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What is Parthenogenesis? Applications of Parthenogenetic Stem Cells

BY: Padma Kumar | Category: Stem-Cells | Submitted: 2011-01-17 20:25:33
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Article Summary: "This article explains whether Parthenogenetic stem cells could be a viable alternative to embryonic stem cells. Parthnogenesis is a biological phenomenon entailing the process of initiating development of the embryo..."

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The question whether it is ethically correct to use human embryos to produce embryonic stem cells remains a bone of contention. There are strong arguments in support and against the use of human embryos----for what is reckoned ultimately as a research endeavor. That being the case, scientists have been looking at other methods to obtain stem cells.

Currently there are three methods to get pluripotent stem cells in primates excluding Homo sapiens. a) From embryos obtained via in vitro fertilization; b) from adult tissues including bone marrow cells c) through parthenogenesis
This article will focus on parthenogenesis.

What is parthenogenesis

Parthnogenesis is a biological phenomenon entailing the process of initiating development of the embryo, without any contribution by the male of the species. In other words, the embryo is made primarily from the female oocyte without any contribution from the male. In parthenogenesis the egg starts developing as if it has already been fertilized keeping the two sets of chromosomes.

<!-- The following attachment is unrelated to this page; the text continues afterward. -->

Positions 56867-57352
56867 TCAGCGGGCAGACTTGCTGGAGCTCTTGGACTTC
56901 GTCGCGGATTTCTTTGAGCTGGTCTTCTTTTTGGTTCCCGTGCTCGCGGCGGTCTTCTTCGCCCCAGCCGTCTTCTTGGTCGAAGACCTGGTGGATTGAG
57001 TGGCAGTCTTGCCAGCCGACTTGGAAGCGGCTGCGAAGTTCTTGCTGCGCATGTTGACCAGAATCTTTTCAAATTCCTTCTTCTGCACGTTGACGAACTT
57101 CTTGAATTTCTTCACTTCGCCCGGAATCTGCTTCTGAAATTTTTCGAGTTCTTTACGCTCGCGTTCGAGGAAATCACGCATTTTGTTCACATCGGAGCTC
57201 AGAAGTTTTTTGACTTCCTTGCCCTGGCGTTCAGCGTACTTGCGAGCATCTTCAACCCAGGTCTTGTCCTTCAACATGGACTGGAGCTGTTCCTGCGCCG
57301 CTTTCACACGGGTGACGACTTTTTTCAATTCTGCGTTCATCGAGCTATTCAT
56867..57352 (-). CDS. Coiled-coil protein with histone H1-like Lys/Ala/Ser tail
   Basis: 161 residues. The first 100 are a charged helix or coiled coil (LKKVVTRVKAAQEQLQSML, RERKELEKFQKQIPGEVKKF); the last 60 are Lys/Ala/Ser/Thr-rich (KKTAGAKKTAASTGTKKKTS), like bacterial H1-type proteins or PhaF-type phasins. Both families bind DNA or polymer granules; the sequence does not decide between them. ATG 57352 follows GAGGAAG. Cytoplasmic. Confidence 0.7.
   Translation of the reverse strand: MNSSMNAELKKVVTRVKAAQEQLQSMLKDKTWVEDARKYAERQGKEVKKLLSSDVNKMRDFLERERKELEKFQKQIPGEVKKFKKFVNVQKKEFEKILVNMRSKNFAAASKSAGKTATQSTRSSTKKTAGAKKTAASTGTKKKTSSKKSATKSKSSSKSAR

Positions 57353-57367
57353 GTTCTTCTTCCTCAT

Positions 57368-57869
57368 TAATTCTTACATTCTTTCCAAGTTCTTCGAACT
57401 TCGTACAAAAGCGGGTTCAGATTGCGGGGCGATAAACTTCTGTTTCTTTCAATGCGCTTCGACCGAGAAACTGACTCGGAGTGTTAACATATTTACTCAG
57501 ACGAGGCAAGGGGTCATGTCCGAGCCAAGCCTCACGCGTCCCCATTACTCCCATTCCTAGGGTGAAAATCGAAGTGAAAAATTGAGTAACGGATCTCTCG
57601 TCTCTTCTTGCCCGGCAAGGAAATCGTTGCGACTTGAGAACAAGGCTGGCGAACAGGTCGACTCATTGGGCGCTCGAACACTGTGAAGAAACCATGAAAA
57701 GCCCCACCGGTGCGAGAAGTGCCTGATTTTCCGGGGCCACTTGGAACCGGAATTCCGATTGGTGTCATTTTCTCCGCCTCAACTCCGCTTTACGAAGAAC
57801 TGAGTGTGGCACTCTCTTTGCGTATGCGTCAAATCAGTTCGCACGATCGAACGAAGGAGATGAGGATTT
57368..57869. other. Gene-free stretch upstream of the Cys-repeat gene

In lower organisms parthenogenesis is a fairly common method of reproduction --- examples being snakes, ants, fish, and birds. As regards these creatures, a single egg can develop without male contribution---and this process is parthenogenesis. Placental mammals do not have this type of reproduction.

Parthenogenesis in human context

In the human context the idea is to make an embryo with the full compliment of 46 chromosomes. This could be done by: a) by stimulating eggs which are diploid causing them to divide b) by causing an egg late in its maturation cycle with twenty three chromosomes to replicate genetic material. In that case a full complement of genes is obtained.

Perhaps the first instance of parthenogenetic cells in humans has resulted from the research efforts of Stemron Corporation led by David Wininger who succeeded in making parthenogenetic human embryos to the blastocyst stage from which stem cells could be sourced.

How is parthenogenesis different from cloning

In cloning, an enucleated egg cell is kept ready. Into this is put the nucleus of a diploid cell from a donor. The resulting cell is stimulated so that it undergoes continued mitosis. This results in an offspring that is genetically identical to the donor.

Parthenogenesis is totally different. It is based on the genetic material contained within the egg cell itself. The eggs that are subject to parthenogenesis could be either haploid or diploid depending on whether the eggs were produced by meiosis or mitosis oogenesis. So the outcomes could be different.